Capitec's share price yesterday shrugged off the latest salvo against the company by American short-seller Viceroy Research.
Capitec said it expected, “with a reasonable degree of certainty”, that its headline earnings per share (Heps) for the period would be between R38.06 and R39.04.
“Heps will be between 3806cents and 3904c per share, representing an increase of between 16percent and 19percent compared to the 3281c per share reported in the prior year,” the bank said.
“Earnings per share will be between 3802c and 3901c per share, representing an increase of between 16percent and 19percent compared to the 3278c per share reported in the prior year.”
The bank’s share price gained 3percent to close at R865.45, but still some distance from the R920 the group’s share was valued at before Viceroy’s explosive research was released in January. The group’s majority shareholder, PSG added 2.23percent to R219.50.
Capitec’s voluntary announcement means that the company’s earnings are outstripping those of its rivals.
Barclays Africa last week reported that its Heps for the year to the end of December grew 4percent, while Nedbank reported a 2.2percent increase in Heps. First Rand and Standard Bank are expected to release their financials this week.
Capitec’s financial results for the year to the end of February are expected to be published on March 27.
Capitec released the voluntary statement the same day on which as Viceroy Research attacked the bank again. Viceroy said the company had failed to answer any of its questions and had done so in an evasive and tangential manner.
“We maintain our recommendation that Capitec should be subject to an external, independent regulatory investigation, which we believe will result in Capitec being placed in curatorship in order to protect its consumers,” Viceroy said.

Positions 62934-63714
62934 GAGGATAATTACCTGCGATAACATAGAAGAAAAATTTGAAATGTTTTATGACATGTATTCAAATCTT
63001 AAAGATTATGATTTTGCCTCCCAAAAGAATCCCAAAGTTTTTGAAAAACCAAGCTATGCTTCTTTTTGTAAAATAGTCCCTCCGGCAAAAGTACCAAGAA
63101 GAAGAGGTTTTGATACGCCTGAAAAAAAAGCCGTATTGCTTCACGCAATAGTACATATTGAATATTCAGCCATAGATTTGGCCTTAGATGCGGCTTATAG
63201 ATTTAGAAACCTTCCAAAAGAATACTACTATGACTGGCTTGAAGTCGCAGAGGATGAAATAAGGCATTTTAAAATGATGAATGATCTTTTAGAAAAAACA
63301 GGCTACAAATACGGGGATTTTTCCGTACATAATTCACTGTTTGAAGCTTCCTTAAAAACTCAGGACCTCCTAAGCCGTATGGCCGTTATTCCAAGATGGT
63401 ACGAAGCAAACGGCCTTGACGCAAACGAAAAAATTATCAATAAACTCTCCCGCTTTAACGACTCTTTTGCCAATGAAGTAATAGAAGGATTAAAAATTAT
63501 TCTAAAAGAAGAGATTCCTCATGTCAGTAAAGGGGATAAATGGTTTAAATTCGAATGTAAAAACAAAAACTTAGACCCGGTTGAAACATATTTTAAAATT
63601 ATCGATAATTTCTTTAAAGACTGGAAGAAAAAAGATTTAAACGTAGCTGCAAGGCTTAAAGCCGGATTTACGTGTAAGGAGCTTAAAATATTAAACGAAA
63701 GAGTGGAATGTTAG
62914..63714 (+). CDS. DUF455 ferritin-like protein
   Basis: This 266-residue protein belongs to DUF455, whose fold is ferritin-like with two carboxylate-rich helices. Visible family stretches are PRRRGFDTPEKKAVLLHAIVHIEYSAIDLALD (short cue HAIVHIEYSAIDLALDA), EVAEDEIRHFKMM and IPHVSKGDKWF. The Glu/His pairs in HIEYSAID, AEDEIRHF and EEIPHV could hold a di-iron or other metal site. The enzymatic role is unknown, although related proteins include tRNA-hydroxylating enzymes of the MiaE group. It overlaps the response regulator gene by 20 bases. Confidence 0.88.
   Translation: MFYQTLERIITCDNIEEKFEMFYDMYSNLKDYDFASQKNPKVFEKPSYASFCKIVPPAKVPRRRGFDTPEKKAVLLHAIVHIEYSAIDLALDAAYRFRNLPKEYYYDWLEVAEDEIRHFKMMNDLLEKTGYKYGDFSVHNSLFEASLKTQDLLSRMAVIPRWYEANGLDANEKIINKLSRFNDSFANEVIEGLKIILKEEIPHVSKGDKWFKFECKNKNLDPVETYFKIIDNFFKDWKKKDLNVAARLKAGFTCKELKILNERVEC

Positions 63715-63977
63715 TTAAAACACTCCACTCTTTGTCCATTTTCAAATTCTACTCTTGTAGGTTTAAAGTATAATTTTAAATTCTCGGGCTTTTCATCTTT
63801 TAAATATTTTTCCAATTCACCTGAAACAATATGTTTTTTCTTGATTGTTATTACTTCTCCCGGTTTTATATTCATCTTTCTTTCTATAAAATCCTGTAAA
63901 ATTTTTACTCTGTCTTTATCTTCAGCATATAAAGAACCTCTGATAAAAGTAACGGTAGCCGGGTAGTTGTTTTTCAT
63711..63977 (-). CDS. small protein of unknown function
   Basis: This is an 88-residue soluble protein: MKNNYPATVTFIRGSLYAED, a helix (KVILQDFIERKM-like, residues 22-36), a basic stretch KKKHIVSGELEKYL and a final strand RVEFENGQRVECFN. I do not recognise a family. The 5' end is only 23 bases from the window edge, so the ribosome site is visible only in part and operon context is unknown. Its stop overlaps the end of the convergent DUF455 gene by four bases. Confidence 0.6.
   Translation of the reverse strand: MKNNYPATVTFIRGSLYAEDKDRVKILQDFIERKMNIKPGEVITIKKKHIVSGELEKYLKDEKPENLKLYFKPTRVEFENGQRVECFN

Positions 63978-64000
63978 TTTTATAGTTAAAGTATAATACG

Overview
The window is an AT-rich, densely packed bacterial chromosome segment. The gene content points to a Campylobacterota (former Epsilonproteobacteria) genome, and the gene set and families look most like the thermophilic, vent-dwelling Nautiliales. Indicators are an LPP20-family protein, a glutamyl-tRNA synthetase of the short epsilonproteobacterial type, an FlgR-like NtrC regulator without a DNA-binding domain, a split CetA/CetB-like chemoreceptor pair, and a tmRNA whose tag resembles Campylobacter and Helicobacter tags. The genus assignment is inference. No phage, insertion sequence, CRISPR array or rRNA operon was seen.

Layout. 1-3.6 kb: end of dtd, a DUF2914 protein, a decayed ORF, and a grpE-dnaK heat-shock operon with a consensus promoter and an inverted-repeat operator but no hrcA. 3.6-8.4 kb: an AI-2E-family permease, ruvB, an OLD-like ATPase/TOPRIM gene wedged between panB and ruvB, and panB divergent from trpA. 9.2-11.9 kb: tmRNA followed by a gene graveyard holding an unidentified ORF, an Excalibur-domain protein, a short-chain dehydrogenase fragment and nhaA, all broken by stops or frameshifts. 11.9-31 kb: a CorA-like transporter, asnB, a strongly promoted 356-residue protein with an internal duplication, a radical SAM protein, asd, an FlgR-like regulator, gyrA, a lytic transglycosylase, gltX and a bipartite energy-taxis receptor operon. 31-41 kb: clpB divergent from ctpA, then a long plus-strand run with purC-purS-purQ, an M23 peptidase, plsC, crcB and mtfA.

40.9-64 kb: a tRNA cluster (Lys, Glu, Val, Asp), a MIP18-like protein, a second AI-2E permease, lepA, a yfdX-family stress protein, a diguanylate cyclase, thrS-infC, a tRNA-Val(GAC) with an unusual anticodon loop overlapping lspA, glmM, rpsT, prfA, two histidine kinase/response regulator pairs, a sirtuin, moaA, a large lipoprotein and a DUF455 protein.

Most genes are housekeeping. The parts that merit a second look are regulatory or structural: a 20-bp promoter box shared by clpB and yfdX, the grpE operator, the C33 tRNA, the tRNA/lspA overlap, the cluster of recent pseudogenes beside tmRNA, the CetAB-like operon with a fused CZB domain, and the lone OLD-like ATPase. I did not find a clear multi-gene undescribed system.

Viceroy last month drew the ire of Capitec when it accused the bank of making its loan books look healthier than they are, while effectively “hiding” the risks of default from its client base.
Andre du Plessis, the chief financial officer of Capitec, said yesterday its credit-granting principles were conservative and appropriate.
“Our credit models filter out the ‘noise’ in instances where these late payments occur outside clients’ control, and focus on stable and predictive risk variables that link underlying client behaviour to the risk that a client may default,” Du Plessis said.
Viceroy’s research report on Capitec has been met with scepticism and has found little support.
The SA Reserve Bank and National Treasury have backed Capitec.
The Financial Services Board has confirmed it was investigating Viceroy for possible market abuse and breaches of the Financial Markets Act.
S&P Global Ratings has said its rating for Capitec was not affected by a report published by Viceroy in January.